What more can we expect from such an unimaginative, top-down exercise so divorced from people and society? The idea is – this would create among the populace an appreciation of science, among youngsters a dream to unravel the mysteries of this world, this universe, this human condition. On the question of decreasing popularity of classical music in Pakistan, Professor Arifa Sayeda Zohra of the National College of Arts, Lahore had said that the contemporary ears that are tuned to the ka-ching sound of coins are blunt to the intricacies of khayal. A population whose idea of success is defined by 50 lakh salaries by IIM-types, whose best mathematicians-physicists-engineers end up being number crunchers for finance market speculators, has a rather poor appreciation of basic scientific research. In the absence of this appreciation, there is no social audit of science in India – hence many professors gleefully plagiarize, publish 3rd grade research work in 4th grade, mostly Indian journals which are read by few and cited by fewer. Some of them often pass of as experts, serving in sub-committees, exuding a cynical notion of time-serving. Looking at these creatures, many youngsters are turned off from pursuing science.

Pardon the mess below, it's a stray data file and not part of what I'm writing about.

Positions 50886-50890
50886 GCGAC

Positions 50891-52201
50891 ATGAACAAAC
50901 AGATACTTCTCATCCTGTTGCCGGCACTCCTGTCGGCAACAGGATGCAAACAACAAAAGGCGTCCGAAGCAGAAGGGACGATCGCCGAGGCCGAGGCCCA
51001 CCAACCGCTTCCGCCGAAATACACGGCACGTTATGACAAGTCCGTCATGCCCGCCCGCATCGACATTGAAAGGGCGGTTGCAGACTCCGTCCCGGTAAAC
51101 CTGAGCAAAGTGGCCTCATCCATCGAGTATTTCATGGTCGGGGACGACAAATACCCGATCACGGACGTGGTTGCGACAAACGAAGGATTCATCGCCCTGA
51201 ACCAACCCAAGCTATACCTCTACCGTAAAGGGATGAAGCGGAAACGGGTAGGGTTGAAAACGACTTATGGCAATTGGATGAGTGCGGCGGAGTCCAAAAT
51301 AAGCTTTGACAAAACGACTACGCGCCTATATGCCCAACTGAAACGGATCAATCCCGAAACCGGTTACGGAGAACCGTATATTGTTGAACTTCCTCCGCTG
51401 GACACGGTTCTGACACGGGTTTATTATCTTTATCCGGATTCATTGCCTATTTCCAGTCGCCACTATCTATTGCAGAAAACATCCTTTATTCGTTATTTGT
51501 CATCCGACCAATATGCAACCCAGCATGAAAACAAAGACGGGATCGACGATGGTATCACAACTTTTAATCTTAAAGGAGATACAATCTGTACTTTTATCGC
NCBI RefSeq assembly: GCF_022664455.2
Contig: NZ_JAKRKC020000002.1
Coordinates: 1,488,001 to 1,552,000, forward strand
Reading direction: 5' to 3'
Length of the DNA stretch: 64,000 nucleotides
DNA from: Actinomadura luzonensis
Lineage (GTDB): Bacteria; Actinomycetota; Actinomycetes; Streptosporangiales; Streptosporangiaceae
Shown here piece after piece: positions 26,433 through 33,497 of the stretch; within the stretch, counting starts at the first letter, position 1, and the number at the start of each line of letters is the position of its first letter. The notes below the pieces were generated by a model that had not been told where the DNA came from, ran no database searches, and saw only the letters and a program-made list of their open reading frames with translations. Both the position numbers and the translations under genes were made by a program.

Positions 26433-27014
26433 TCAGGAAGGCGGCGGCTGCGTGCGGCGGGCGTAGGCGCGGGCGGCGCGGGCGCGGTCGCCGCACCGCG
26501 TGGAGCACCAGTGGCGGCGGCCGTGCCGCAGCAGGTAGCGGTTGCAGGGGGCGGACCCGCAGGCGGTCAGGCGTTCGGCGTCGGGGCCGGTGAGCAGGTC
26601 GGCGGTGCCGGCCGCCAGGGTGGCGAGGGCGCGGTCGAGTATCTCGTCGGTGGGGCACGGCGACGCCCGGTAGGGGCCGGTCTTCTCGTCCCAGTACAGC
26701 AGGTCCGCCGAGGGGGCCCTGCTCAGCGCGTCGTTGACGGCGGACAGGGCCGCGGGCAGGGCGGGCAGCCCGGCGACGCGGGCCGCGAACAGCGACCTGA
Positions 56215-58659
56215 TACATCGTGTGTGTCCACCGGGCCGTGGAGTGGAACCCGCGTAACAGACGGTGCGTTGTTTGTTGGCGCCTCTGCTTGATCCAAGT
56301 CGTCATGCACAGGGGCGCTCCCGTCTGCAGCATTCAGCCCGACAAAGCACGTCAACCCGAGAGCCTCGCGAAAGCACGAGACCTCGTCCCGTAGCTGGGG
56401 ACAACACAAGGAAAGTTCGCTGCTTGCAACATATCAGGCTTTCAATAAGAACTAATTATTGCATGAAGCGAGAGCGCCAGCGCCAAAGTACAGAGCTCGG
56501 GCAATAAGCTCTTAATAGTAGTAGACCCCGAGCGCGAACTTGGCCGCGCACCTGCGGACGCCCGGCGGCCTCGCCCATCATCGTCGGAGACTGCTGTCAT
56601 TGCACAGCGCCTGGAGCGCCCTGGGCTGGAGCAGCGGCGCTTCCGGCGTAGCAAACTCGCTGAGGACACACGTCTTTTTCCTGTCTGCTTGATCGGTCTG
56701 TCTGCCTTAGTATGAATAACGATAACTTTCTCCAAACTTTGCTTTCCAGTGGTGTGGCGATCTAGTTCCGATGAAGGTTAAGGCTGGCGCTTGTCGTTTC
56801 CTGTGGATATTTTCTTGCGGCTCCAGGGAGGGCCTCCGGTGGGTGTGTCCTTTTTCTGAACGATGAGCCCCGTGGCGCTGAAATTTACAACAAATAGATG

In stark contrast to such Indian Union government bankrolled cynical and routine initiatives for the inculcation of scientific culture, there lies the people-centric initiatives that have been present in India. India has had a long tradition of science and rationalism initiatives that have been broad-based, have attained movement status and have been sustained in a bottom-up manner, gaining strength from participation and support from the grassroots. This has happened without state patronage and has been most successful when the idea of scientific culture has been integral to the day-to-day life issues and social realities of the people. The brightest examples are from certain epochs of the Indian nationalist movement and the anti-caste rationalist movements of Dravidian political current.